Wednesday, October 15, 2008

Phat Comptroller: Discovers Acute Economic Indicator

Sometimes I wonder whether we bloggers have the next Galbraith or Keynes lurking among us. That young Iain Dale has today astounded me by retrospectively spotted a surefire indicator of the Way Things Are in Today's Economy. This being the increasing availability of car parking spaces - he alleges - at Tonbridge BR compared to six months ago, and 12 months ago.

Last time this important economic indicator was treated at the Dale Blog was on 1 July 2008 when it was used as an example of hyper-inflation (Number 94 since you ask):

This week, parking charges at Tonbridge Station have risen by 70p a day. Doesn't sound much, does it? But when you think about it in per centage terms, you'd imagine that parking charges have gone up by two or three per cent. You'd be wrong. Each day this week I am paying 15.9% more than I was last week.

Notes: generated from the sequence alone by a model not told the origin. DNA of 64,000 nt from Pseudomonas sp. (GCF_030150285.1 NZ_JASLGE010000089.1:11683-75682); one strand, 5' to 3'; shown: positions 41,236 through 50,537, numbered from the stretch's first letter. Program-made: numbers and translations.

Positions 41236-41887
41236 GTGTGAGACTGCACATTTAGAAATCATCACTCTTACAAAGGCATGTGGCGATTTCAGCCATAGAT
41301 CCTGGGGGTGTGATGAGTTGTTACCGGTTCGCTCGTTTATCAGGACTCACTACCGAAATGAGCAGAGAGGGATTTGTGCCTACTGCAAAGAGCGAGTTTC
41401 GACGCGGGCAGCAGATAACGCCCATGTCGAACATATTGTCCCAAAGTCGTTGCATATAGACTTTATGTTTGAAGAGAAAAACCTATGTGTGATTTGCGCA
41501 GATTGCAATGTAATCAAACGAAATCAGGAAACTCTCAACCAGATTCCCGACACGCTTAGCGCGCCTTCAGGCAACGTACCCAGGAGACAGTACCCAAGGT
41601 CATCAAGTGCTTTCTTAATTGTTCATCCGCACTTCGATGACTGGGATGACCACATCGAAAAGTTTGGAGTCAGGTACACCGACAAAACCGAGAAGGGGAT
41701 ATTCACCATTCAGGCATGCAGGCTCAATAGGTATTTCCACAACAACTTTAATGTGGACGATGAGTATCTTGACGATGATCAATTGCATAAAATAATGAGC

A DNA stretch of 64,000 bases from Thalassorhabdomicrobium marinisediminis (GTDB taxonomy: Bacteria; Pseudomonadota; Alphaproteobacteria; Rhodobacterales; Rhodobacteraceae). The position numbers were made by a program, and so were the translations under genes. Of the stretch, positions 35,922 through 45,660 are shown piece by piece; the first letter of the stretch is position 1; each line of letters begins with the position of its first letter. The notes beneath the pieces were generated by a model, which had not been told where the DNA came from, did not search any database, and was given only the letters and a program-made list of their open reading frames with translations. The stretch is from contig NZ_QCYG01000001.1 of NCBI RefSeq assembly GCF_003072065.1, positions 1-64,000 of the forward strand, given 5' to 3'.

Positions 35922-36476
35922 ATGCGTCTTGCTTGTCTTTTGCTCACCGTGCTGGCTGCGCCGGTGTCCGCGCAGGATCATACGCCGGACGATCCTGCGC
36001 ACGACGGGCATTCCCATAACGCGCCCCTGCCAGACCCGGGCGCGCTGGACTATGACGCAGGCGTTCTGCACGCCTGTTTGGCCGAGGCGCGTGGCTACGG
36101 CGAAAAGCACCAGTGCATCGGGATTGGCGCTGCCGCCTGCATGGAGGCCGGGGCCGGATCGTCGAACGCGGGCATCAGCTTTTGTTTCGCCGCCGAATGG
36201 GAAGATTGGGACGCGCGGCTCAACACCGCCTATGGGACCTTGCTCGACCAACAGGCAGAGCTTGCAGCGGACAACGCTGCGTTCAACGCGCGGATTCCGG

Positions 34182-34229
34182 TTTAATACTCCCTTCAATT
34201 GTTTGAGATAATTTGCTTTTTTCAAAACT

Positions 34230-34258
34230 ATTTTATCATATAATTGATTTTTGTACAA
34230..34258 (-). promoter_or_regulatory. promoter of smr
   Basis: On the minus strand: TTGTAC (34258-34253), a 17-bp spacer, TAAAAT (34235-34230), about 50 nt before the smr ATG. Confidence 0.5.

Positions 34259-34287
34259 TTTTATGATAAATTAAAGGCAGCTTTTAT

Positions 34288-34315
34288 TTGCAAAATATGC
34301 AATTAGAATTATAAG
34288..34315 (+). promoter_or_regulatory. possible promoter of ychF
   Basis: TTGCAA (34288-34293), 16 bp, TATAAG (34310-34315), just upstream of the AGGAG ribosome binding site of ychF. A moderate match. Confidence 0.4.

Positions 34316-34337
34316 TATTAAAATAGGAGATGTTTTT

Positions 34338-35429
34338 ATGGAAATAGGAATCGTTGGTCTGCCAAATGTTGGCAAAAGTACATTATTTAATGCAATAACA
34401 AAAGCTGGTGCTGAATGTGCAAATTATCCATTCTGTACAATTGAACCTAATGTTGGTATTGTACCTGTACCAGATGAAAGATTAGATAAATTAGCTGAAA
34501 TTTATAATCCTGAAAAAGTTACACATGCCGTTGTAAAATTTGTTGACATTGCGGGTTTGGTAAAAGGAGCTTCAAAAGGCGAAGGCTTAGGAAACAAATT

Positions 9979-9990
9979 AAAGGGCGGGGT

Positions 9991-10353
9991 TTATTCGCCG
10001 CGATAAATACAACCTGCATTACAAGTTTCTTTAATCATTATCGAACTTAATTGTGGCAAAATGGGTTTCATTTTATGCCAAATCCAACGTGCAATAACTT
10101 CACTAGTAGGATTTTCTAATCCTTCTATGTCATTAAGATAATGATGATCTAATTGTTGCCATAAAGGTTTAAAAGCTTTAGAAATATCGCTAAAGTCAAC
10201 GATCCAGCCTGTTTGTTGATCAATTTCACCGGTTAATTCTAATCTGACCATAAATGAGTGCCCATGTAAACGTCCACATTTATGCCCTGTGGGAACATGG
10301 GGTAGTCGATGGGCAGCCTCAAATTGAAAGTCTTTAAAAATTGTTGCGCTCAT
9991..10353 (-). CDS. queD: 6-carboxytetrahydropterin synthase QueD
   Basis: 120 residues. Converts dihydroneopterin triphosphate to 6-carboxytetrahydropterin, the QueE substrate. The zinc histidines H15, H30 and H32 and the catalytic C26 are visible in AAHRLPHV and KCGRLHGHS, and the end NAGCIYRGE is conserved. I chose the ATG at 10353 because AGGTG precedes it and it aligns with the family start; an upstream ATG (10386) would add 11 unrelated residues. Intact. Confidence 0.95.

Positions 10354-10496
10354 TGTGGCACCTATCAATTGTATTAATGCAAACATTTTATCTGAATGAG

And I don't have a choice in the matter. There's nowhere else to park.

Just possible that some others have found another car park, walked to the station, shared a car to the station, taken a cab to the station, or otherwise responded to market forces at Tonbridge BR? Here is a further comment from Iain which provides evidence of the pricing phenomenon as a possible alternative culprit for any over supply of parking spaces. I'm not saying he's wrong today mind. Perhaps he was wrong in July?:

Giles, thatr has to rate as one of the most illinformed posts on this site. Ever. Each year the price goes up. When I first started using the station in 2004 the charge was £2.50. It is now 5.10. Doubled in four years. And the machines don't work half the time. They are absuing their monopoly.


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